Calaway Park is western Canada's largest outdoor family amusement park. It is located a few miles west of Calgary, Alberta, Canada.
California Registered Historical Landmark #976 is a garage at 367 Addison Avenue in Palo Alto. It's the birthplace of the world's first high-tech region, the "Silicon Valley." The idea for such a region originated with Dr. Fredrick Terman, a Stanford University professor who encouraged his students to start up their own electronics companies locally, rather than join established firms on the East coast.The first two students to follow his advice were David Packard, who in 1938 was renting (with his wife) the ground floor of a small house, and William R. Hewlett, who was single and living in a tiny cottage in the backyard.That year they began developing their first product in a 12-foot by 18-foot garage adjacent to the cottage. Hewlett Packard's first big order arrived two years later: Walt Disney Productions purchased four resistance-tuned audio oscillators for sound production of the classic film Fantasia.
Camp Snoopy is the largest indoor themed entertainment park in America. Located inside The Mall of The Americas in Bloomington, Minnesota, Camp Snoopy sits under 1.2 miles of skylights, allowing 70 percent of the natural light to enter the Park. Camp Snoopy is home to more than 400 trees and 30,000 live plants. More than 20,000 lady bugs have been released into Camp Snoopy to allow for a natural means for pest control.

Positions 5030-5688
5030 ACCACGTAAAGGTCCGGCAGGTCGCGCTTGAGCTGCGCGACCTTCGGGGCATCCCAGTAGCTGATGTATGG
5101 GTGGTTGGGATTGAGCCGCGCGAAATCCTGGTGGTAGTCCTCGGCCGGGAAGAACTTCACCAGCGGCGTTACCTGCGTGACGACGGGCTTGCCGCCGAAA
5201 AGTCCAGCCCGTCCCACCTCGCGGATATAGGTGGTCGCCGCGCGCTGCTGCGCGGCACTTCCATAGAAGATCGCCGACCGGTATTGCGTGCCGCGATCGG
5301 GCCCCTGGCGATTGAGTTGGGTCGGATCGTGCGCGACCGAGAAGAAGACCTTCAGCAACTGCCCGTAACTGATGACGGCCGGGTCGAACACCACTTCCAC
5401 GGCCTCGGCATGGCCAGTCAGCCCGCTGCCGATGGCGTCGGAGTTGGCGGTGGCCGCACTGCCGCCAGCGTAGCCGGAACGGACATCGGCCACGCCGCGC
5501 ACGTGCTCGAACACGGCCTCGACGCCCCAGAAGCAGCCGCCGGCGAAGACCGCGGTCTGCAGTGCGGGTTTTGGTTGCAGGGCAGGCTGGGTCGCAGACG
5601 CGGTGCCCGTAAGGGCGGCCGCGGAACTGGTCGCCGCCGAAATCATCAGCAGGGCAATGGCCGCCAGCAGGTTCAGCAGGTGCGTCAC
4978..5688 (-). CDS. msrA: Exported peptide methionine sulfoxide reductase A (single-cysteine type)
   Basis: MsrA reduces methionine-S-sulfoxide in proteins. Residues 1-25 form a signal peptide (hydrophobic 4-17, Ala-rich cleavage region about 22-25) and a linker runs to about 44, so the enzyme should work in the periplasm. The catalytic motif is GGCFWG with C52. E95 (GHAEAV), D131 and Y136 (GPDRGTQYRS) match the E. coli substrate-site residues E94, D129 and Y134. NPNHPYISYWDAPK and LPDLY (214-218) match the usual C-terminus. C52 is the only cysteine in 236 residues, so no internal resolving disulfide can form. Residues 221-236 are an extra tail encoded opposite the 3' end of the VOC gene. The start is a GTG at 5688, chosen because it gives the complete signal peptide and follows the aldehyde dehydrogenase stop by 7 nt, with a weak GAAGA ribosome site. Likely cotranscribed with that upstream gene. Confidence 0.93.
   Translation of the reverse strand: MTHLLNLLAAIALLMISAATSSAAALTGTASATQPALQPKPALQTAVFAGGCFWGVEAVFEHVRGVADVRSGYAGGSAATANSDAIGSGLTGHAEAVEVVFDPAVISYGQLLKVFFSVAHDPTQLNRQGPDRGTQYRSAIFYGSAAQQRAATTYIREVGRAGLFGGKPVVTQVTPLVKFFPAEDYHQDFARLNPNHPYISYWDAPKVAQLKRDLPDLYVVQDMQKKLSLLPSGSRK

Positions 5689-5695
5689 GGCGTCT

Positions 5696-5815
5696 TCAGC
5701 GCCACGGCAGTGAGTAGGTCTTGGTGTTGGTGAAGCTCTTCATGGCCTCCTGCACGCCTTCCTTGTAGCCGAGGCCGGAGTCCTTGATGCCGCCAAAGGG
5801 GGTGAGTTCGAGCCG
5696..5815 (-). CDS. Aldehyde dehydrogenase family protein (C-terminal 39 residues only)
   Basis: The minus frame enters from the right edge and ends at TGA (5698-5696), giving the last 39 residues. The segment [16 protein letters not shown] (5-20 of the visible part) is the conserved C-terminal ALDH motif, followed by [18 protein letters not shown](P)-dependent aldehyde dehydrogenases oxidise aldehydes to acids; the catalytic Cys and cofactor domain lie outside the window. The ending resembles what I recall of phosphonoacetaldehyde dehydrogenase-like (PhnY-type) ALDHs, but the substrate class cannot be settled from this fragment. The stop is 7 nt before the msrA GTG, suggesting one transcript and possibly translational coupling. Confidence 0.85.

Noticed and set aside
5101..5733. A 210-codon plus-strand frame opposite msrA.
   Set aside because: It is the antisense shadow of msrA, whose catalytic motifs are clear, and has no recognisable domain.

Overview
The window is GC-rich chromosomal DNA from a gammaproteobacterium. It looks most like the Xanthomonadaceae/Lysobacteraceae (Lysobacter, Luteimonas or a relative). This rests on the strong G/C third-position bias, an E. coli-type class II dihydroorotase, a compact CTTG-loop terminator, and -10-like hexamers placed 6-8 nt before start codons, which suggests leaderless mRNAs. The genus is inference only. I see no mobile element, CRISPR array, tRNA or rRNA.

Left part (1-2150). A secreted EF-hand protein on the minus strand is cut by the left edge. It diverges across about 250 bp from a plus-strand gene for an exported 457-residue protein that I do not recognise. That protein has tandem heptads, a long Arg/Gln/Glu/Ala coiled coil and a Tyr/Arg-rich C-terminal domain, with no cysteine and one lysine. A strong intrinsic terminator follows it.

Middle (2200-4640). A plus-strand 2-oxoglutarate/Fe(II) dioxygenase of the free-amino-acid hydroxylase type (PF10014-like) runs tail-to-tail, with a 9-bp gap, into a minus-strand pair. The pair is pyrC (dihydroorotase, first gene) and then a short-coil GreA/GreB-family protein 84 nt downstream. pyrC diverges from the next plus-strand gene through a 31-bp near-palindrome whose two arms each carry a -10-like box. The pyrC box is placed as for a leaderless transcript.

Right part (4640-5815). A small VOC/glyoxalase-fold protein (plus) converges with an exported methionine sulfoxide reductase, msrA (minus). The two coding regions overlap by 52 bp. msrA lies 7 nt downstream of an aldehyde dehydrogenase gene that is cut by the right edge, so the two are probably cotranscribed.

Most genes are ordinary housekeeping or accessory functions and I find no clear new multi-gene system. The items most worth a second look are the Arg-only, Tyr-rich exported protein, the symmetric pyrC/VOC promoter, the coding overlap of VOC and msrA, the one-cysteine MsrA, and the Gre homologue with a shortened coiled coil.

Changes to the appearance of the White House in Washington D.C., have occurred over the years. For instance, President William Taft converted the White House stables into a garage for four cars in 1909. President Dwight D. Eisenhower, an avid golfer, had a putting green installed on the White House lawn. He also banished squirrels from the grounds because they were ruining the green. President Richard Nixon disliked the press, so it was odd that he ordered the filling in of the White House's swimming pool, thus giving reporters more room when covering White House events. Soon after Nixon resigned in disgrace in 1974, the new President, Gerald Ford, had another pool dug on the White House lawn.
Cleveland Stadium was built for what became a failed attempt by Cleveland to host the 1932 Olympic Games.
Close to Niagara Falls and Buffalo in Orchard Park, New York, is the Pedaling History Bicycle Museum, which features one of the world's largest collections of antique American bicycles, including thousands of items of cycling-related memorabilia. The museum's machines are completely restored to their original condition. Recent acquisitions on display at the museum include several 1890s military bicycles and a very rare large two-wheeled bicycle manufactured in 1888 on which the rider sits between two large wheels, one on either side. The Pedaling History Bicycle Museum is the only one of its kind in America, and one of only a few remaining in the world. It is the biggest and most complete bicycle museum in the United States.